But it was even bigger than that. L’Oréal acquired IT Cosmetics and they also have a lot of great hair brands, but we’ve never collaborated with anyone in our 11-year history, and I wanted to partner with a female founder that I felt was kicking ass. This is off-topic and way too long, but women are taught to compete for forever, and that scarcity mindset is such a lie. For me, it was about collaboration instead of competition. Also, she’ll reject a million formulas, and that’s how I am. So, I figured that if we get to a point where we both like it? It’ll be good.
AW: Historically, we’ve never done anything outside of hair. We’ve been asked by women to do makeup or manicures while they’re sitting at Drybar, and while appealing, I’ve always felt very strongly that we do one thing, and we do it really well, and that’s it. But when it was Jamie coming to me with this new, fun idea and her great company, it was a very chocolate-and-peanut butter good combo of coming together. My answer is usually no, but I think I said yes right away. I only realized while we were doing press a few weeks ago, Oh yeah, lashes are hair, so really, I’m well within my range of only sticking to hair. It’s makeup, but about the hair on your face.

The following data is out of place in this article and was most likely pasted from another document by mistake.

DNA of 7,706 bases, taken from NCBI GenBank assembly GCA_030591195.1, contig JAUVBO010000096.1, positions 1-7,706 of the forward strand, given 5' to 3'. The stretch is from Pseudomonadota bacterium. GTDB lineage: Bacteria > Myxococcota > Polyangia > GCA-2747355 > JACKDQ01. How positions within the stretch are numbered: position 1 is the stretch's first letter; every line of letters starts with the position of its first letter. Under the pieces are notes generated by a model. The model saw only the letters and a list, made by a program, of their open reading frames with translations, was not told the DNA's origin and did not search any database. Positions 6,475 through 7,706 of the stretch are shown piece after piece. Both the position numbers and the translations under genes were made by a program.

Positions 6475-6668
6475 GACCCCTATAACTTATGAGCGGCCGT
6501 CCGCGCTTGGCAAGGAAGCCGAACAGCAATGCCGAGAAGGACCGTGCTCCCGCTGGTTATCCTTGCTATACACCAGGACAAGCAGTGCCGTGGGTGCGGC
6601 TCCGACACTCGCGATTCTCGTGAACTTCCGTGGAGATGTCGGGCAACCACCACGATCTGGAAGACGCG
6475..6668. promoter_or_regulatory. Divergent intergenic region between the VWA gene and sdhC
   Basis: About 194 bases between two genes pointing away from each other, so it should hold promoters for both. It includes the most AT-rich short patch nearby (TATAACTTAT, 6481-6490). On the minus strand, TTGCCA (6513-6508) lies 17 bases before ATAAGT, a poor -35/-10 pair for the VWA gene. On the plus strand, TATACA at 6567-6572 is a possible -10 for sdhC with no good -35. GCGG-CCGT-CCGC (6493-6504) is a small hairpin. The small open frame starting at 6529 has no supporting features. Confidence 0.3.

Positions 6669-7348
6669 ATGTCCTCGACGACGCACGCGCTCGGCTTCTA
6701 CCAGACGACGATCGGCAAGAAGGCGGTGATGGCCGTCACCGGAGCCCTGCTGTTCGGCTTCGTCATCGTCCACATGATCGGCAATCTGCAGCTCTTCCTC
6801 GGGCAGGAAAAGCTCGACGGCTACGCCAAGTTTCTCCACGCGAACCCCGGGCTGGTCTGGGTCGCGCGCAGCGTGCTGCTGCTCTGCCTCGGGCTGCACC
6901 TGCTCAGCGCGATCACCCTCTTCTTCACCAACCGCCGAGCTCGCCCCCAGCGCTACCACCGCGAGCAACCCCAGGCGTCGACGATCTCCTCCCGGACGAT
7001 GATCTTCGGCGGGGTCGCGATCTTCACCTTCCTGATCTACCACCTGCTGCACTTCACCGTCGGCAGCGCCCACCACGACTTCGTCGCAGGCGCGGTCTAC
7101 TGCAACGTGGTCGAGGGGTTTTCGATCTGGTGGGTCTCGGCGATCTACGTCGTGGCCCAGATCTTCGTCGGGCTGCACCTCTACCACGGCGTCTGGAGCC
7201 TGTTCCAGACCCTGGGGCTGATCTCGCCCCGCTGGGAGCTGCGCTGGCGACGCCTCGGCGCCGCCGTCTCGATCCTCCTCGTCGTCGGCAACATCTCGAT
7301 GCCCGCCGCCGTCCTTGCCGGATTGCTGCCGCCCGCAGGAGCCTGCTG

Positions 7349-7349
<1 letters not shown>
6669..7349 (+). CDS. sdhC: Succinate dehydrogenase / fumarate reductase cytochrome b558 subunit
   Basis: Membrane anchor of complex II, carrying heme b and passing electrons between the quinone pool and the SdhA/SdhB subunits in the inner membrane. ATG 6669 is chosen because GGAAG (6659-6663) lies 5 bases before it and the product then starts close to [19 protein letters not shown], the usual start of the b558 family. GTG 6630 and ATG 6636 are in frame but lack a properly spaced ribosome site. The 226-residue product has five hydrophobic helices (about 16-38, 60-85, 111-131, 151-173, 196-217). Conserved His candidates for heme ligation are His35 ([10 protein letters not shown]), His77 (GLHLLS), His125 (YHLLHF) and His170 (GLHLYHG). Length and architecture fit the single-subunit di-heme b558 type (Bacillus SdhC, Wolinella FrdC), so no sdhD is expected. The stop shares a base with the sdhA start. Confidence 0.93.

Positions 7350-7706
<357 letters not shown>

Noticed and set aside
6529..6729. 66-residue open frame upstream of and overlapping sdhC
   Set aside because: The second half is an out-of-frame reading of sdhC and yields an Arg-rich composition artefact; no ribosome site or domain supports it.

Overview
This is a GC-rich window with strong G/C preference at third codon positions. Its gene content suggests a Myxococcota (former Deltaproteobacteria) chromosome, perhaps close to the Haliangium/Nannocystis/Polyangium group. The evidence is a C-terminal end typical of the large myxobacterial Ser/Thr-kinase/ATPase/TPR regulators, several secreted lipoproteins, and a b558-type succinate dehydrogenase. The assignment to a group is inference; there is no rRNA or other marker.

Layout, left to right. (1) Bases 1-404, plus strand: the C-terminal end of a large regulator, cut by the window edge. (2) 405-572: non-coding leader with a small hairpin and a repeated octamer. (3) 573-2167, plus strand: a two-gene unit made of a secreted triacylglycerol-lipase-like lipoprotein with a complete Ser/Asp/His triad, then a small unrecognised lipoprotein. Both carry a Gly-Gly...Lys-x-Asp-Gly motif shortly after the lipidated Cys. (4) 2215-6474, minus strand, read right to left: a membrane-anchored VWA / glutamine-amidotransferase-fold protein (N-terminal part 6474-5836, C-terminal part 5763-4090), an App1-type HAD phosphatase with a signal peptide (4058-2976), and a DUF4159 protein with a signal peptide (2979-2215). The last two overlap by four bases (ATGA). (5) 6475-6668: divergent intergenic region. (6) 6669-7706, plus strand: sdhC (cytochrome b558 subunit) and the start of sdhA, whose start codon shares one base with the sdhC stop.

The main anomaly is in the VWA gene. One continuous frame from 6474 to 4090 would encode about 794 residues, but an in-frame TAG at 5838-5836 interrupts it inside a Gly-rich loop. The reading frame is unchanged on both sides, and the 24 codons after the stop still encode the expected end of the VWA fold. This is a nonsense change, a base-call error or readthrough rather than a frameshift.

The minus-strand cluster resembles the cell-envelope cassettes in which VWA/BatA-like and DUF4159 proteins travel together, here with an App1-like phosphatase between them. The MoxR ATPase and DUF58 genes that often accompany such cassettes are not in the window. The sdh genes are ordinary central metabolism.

JKL: We should do a brow thing next … a brow blowout.
AW: Big brows are still such a thing!
What was the most surprising thing about the development process? Was anything way easier or harder than usual?
AW: There was nothing easy about it. We were just talking about how many iterations we went through and it was over 50. Obviously, Jamie has already come out with so many great mascaras so it was about topping that and infusing what we’re doing to get huge, blowout lashes, and that was a tall order. It took a long time to get there. As a matter of fact, Jamie and I sat down for lunch a couple months ago and I think she could just sense that I wasn’t loving anything. She was like, So what do you think? I was so nervous because I knew I was going to have to tell her that I didn’t think it was there yet.
And she was like, I knew it! We went back to the drawing board and came up with something amazing. There’s nothing easy about any formula. I think you’d agree with that …
JKL: It’s easy to launch crap.
AW: I’ve killed products as we’re literally on set and we’re filming them as promotional videos and it goes haywire on set and I’m like Oh shit, we just can’t launch this. I know you’re the same way; it’s so much more trouble than it’s worth going through with it because you have a deadline to meet. If it’s not ready, it’s not ready.